&jImageIOClass = GetJavaClass("java.lang.Class").forName("javax.imageio.ImageIO");
Now &jImageIOClass is an actual java.lang.Class instance, suitable for the reflection work that we’re doing. Finishing things off, in line 1, we created the array of parameter types that we needed for the call to getDeclaredMethod(). The parameter types are specified by using their underlying java class, so you definitely want to be sure that you understand the difference between a java class and the java.lang.Class object which describes that java class. Whew! That’s a lot of explaining to do just because PeopleCode doesn’t resolve all Java methods properly. What’s worse is that we’re not done yet. We now have another problem. In the original line of PeopleCode, we called a method (“read”) that returns a Java object. Specifically an object of type java.awt.image.Bufferedimage. But we can’t use it as a BufferedImage object, because PeopleTools looks at the return type for invoke() and sees that it returns java.lang.Object, which is the base class for everything in Java. If you try to do something useful with &jBufImage (like get the dimensions of the image), PeopleTools will give you a “method not found” error. Thankfully the underlying JVM still understands that this is a BufferedImage object and not just a java.lang.Object. So we can (read “have to”) use reflection again in order to use our BufferedImage. Of course, since we’re using reflection with BufferedImage, that means that any Java objects that we get back from reflected method calls are also misunderstood by PeopleTools (it will think that they are instances of java.lang.Object rather than whatever they really are). So, once you fall into needing to use reflection within PeopleCode, you end up using a lot of it. Believe it or not, it’s not so bad once you wrap your head around it. It took me longer to write this post than it took to write the code below since the extra work is essentially just some extra typing. Obviously if you are doing a lot of Java/PeopleCode integration, then you’d be better off just writing a little bit of glue code on the Java side to avoid all of this, but when you’re just doing something quick (like using Java hashmaps instead of faking it with 2 dimensional arrays in PeopleCode), then this technique works well. Finally, here is the actual code, along with the starting image (found in your PeopleTools directory) and the altered image. Scroll box Labels: PeopleCode, User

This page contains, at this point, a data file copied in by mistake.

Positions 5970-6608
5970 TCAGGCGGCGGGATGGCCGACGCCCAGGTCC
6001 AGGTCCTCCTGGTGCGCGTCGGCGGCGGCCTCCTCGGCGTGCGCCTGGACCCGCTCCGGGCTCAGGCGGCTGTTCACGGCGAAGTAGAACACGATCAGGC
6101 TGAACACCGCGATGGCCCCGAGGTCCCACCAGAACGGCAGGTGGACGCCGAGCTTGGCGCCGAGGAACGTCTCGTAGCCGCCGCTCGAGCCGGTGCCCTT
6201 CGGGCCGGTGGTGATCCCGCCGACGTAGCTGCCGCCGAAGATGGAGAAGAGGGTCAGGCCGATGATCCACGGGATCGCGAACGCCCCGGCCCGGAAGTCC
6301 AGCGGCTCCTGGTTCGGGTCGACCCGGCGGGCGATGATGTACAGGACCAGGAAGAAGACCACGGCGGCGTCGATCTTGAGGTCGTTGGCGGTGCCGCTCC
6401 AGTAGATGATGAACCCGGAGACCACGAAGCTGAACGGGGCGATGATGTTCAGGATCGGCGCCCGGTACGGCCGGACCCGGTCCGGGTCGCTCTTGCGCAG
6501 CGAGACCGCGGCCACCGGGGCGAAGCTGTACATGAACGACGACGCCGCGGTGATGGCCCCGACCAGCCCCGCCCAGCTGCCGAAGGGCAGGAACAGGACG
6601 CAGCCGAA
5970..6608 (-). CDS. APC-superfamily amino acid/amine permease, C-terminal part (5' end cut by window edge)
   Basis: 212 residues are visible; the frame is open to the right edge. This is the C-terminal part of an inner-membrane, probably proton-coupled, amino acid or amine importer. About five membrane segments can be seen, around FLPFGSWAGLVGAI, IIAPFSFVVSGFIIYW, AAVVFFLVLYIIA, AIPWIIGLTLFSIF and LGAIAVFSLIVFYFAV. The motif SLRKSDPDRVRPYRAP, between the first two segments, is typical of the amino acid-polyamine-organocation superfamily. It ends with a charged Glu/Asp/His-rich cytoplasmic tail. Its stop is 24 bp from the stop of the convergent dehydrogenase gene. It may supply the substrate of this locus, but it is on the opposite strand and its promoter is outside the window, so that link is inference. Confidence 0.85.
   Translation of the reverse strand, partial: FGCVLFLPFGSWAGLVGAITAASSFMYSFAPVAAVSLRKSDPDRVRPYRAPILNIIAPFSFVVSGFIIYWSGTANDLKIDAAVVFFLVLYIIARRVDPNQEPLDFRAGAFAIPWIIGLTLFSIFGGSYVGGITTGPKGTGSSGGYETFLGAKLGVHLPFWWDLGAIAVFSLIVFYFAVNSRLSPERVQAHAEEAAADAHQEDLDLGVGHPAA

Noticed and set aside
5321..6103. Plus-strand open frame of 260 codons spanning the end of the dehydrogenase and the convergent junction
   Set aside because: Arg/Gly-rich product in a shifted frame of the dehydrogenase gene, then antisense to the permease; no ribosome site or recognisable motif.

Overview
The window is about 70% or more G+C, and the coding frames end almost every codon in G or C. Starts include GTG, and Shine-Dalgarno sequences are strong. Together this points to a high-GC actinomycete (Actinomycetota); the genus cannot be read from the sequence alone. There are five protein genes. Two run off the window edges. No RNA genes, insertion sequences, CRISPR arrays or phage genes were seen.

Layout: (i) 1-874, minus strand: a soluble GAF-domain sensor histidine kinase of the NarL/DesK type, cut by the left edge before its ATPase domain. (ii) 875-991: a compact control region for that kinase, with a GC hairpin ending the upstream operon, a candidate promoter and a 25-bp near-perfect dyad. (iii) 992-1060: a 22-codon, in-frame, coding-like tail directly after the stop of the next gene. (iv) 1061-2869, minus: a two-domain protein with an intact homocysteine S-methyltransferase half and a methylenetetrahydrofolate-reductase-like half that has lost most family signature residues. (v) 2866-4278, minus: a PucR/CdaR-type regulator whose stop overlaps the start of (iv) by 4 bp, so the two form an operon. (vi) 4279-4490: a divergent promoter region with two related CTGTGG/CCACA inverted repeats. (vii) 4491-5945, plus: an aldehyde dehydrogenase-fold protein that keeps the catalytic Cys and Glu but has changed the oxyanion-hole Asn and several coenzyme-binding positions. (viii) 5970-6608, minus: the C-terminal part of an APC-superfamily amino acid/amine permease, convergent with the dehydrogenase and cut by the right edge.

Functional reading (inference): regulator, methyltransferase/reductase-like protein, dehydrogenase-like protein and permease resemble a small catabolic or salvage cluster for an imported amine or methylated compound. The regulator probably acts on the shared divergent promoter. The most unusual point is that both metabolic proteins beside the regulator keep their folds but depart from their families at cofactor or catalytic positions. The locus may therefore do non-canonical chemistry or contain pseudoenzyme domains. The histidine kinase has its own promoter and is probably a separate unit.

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19 Replies to “Java and PeopleCode Tips and Tricks – Part 3”

  1. Hi Chris,

    First, thank a ton for this useful post. My requirement is to read an excel document using Jexcel and modify it from PeopleCode. I went through your post for reflection..and the code on this site, that explained using reflection to read /modify excel documents ..I keep getting InternalError :(..I have also posted it to that site and I’m not able to get over it..your suggestions?

  2. In regard to my previous post, I figure out how to decode and write out a binary file. Here is the code:

    REM &Fld_Str contains the encrypted binary data;
    &Fld_Str = &Rslts_Node.NodeValue;

    REM &PrintFlName is the path and filename to be saved;
    &PrintFlName = &Sav_Dir | &Resp_NameVal;